I dwelled on this in a message to all our compatriots on 10 September 2019. I had the feeling that the initiative was largely approved by the national public and various international organizations, including the United Nations and many friendly countries.

The “Major Dialogue”, which was preceded, as I indicated, by various peace offers to the insurgents, accompanied by the release of hundreds of detainees, was effectively held from 30 September to 4 October 2019. It brought together a wide array of representatives of Cameroon’s civil society.

Today, I wish to thank all those who kindly participated in the dialogue, and congratulate its organizers, in particular the Prime Minister, Head of Government.

It seemed to me that for participants, this marked a great opportunity for communion whereby they expressed their attachment to peace and national unity.

I noted with satisfaction that all Cameroonians welcomed many of the proposals made during the Major National Dialogue.

Accordingly, on 10 December 2019, a bill on the promotion of bilingualism and multiculturalism was passed by the National Assembly and the Senate. It provides for equal use of English and French in all our public institutions. I am convinced that the effective implementation of this law will strengthen our country’s bilingual nature.

Furthermore, on 15 December 2019, a bill to institute the General Code of Regional and Local Authorities was tabled before our two Houses of Parliament, namely the National Assembly and the Senate, for consideration in an extraordinary session. Thus our Members of the National Assembly and our Senators passed a law with decisive breakthroughs in our decentralization process, notably regarding the status of local elected officials, the functioning of local assemblies and the allocation of additional, substantial financial resources to regions.

Concerning the North-West and South-West Regions in particular, the special status granted them takes into account the specificities of the Anglophone education sub-system, Common Law and traditional authorities.

My dear compatriots,

As you can see, a new Cameroon is taking shape; a Cameroon that is adapted to present times and looks to the future.

To get to where we are, we encountered many hurdles, and as in the past, together, we overcome all of them.

In this seven-year term of Great Opportunities for Cameroon, the Major National Dialogue has paved the way for our country to resolutely embark on the path to peace, national unity and progress, which are values that have always made our country great.

Fellow Cameroonians,

My dear compatriots,

Before concluding, I would like to say a few words about our democratic system.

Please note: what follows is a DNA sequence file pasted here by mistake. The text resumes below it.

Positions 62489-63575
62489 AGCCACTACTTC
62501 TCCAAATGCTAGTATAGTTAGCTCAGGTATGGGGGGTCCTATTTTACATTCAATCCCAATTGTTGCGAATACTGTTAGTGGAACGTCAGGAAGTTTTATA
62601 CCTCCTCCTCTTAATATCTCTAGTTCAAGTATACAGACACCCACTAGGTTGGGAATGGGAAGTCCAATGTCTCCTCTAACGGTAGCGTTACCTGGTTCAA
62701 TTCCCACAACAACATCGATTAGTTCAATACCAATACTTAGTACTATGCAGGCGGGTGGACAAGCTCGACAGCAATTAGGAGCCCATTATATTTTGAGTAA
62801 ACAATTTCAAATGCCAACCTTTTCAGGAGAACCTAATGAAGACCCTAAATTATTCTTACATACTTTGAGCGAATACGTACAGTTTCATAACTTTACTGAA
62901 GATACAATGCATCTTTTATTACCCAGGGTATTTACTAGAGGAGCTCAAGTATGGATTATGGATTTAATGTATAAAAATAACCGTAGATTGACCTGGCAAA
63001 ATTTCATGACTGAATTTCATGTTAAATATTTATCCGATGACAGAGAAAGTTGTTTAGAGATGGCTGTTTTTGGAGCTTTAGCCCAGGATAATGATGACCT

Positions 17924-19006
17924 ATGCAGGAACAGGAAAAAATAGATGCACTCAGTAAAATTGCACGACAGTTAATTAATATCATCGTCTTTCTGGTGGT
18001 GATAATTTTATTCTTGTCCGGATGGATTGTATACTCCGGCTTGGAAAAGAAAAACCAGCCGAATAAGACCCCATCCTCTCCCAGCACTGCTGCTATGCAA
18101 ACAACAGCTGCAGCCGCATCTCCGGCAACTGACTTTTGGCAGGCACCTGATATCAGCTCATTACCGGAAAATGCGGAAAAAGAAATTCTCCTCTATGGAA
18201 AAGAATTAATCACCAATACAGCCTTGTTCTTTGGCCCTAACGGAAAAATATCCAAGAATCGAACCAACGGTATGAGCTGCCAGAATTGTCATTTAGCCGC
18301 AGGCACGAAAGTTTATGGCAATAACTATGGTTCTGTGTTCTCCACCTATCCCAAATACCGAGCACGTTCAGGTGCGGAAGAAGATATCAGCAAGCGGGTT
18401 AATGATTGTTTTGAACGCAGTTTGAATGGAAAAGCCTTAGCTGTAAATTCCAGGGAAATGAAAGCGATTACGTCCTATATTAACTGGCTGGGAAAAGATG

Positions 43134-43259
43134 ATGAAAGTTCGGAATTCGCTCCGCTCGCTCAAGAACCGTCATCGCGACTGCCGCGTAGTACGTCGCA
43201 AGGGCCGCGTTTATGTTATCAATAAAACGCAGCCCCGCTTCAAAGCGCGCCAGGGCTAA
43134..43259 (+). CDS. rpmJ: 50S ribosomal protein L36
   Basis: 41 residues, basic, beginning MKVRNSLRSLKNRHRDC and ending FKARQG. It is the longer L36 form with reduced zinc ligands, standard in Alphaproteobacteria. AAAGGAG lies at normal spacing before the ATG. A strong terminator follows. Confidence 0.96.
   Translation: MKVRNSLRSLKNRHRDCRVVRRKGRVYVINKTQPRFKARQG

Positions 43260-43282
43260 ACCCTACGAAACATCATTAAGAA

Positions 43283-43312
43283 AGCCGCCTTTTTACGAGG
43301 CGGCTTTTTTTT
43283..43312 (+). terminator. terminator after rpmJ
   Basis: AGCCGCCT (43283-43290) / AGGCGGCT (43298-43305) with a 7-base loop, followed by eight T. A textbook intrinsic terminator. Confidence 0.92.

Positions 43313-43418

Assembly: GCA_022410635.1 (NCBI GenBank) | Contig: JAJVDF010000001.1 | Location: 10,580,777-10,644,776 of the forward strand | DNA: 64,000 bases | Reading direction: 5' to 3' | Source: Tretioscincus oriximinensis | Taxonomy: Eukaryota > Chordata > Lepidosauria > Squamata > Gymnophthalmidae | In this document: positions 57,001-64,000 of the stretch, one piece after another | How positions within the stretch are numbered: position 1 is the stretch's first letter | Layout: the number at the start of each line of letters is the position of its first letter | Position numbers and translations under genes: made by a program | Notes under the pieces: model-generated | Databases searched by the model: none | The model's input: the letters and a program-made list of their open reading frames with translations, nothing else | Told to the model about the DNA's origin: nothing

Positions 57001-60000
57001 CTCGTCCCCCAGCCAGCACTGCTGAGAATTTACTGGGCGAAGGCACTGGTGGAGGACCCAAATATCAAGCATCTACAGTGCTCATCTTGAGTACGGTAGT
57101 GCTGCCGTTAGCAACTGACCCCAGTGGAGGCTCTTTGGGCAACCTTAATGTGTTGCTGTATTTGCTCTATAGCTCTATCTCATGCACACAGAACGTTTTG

When the conditions were right and, together, we laid the foundations of democracy in our country, I was aware that the road would be strewn with obstacles. This actually happened, but we have been able to make remarkable progress.

Unfortunately, a minority, in Cameroon and abroad, seem to have forgotten the rules that govern life in a democracy. Needless to recall that the sole arbiter in a democracy is the sovereign people. When the sovereign people make a choice through free and fair elections and the results are proclaimed after review of petitions, such results must be recognized and accepted by all.

Neither the social media nor news outlets can change the outcome of an election, talk less of illegal protests, violence and personal or hate-filled attacks. Remember, I once said “Let’s talk, let’s not fight”. Such is the behaviour of the citizens of a democratic country.

Participation in the democratic life of one’s country requires compliance with its rules and joining political parties which carry out their activities within the confines of the law. This will be tested during the upcoming 9 February 2020 municipal and legislative elections.

Security measures have been taken to ensure that all our fellow citizens countrywide exercise their voting rights. Where necessary, such measures will be ramped up. Therefore, I urge all Cameroonians who are registered on the electoral roll to go and vote, bearing in mind that they will be electing the men and women who will translate into reality the reforms desired by the Cameroonian people, notably fast-tracking the implementation of decentralization.

Regarding the excesses of some of our compatriots of the Diaspora, whether or not they still have Cameroonian nationality, I believe they should, out of patriotism, refrain from using negative language against their country of origin. One must respect one’s fatherland, its institutions and those who embody them.

My dear compatriots,

Together, let us make Cameroon a land of great opportunities for economic and social development in peace and unity.

Happy and Prosperous New Year 2020 to everyone!

Long Live the Republic!

Long Live Cameroon!

Yaounde, 31 December 2019